And so, a search on the internet later, Alex turned up. He was Russian. Not very quick, but pacy enough for me to think he knew what he was doing. He fiddled with the dial, played with the knobs, opened and closed it, stuck his head inside, said, 'Mmmm' a lot, sucked his teeth a lot.
And I thought: "I could do that."
But then he started to take the thing to pieces, with screwdrivers and spanners, and other manly things. Which was when I realised I couldn't do that after all.
It is why I became a journalist and Alex is an 'appliance engineer.'
"All done,'" he said. "It works now."
"What was the problem?" I asked.
"No problem. Fixed now."
This was the issue that I'd described to him: the machine made lots of gushing and sloshing sounds for 187 minutes, but when it reached the last minute, it refused to give up.
It clung onto that last minute like a tramp on a chip. For minutes. For hours. And then, because I forgot all about it, for a day. Not good for the planet, no sirree!
But it was fixed now. Alex said it was fixed. I trusted him. I had no reason not to, because Alex was a Real Man With A Proper Job (as opposed to a House Dad With a Diminishing Sense of Identity).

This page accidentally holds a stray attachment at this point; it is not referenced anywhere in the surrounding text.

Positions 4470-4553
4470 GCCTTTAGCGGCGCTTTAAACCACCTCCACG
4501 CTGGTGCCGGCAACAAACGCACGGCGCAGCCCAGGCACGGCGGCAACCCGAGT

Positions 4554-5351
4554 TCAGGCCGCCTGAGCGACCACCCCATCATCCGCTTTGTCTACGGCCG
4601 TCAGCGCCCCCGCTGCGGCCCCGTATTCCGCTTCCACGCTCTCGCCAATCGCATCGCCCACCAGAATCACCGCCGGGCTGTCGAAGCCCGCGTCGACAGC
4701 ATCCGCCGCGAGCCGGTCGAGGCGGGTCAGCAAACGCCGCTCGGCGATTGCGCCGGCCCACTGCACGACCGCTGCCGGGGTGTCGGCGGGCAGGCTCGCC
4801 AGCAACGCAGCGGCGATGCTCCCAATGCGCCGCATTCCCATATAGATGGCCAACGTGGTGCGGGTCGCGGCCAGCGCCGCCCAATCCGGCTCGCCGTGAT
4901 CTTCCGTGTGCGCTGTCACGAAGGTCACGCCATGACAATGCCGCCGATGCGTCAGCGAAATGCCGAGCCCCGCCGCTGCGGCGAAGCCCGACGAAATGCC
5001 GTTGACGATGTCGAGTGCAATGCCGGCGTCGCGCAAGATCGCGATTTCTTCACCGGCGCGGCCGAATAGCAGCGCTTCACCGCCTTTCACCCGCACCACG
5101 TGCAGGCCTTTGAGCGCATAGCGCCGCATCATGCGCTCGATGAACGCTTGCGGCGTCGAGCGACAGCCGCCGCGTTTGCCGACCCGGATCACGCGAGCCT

"Can we just see if it reaches zero before you go?" I asked.
It was an unreasonable request. It would have meant Alex and I making small talk in broken English for 186 minutes before it reached the magic '1' and Alex had other jobs to go to. Jobs. Plural.
I paid him some of my Successful Other Half's money for the call-out and then got on with what has become my life - prepping dinner for the kids and for my wife, doing another stack of ironing to-keep-on-top-of-it.
And then the '1' arrived. And stayed. And stayed.
I phoned Alex straight back and explained the issue. To be fair, he was quite upset. He was a Working Man and he needed the word-of-mouth recommendations to make a living.
He promised to come back the next day, so I turned the dishwasher off and washed the post-kids-dinner dishes by hand (wearing my blue rubber gloves, by the way - I'm not a fool).